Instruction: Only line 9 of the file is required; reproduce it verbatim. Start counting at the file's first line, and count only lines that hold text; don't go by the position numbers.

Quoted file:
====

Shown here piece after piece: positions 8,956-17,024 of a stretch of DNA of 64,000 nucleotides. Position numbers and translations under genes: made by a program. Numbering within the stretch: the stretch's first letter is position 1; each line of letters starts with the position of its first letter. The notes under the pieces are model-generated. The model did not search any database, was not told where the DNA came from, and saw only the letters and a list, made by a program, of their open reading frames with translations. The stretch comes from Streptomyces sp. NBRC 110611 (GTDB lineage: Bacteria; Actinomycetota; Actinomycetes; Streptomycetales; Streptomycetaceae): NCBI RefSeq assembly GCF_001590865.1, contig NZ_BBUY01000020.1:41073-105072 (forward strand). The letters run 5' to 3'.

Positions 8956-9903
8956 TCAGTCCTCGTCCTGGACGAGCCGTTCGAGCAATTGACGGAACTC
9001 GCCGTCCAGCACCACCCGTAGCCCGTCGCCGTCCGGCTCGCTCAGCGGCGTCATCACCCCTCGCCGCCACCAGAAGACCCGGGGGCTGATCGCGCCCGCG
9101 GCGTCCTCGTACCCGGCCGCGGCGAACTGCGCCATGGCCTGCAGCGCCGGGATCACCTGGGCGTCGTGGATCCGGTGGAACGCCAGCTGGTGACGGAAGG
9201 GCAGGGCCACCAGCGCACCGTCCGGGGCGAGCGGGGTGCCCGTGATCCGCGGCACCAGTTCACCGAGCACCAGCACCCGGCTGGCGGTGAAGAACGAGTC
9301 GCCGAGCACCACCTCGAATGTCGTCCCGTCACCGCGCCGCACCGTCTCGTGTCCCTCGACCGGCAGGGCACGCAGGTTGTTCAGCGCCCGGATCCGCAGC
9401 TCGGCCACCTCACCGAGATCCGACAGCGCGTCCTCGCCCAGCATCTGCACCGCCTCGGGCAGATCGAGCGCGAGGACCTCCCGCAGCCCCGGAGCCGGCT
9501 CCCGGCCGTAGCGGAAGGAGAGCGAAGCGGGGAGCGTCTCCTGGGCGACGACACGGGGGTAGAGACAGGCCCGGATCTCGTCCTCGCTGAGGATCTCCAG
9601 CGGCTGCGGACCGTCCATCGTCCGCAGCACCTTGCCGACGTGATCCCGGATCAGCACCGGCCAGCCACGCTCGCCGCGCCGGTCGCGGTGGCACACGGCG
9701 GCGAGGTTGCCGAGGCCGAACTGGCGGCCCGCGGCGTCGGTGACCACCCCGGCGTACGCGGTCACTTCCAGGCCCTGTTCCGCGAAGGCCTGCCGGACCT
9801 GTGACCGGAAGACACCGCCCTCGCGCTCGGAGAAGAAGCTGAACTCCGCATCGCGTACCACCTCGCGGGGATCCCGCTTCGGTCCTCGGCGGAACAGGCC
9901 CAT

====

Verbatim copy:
9501 CCCGGCCGTAGCGGAAGGAGAGCGAAGCGGGGAGCGTCTCCTGGGCGACGACACGGGGGTAGAGACAGGCCCGGATCTCGTCCTCGCTGAGGATCTCCAG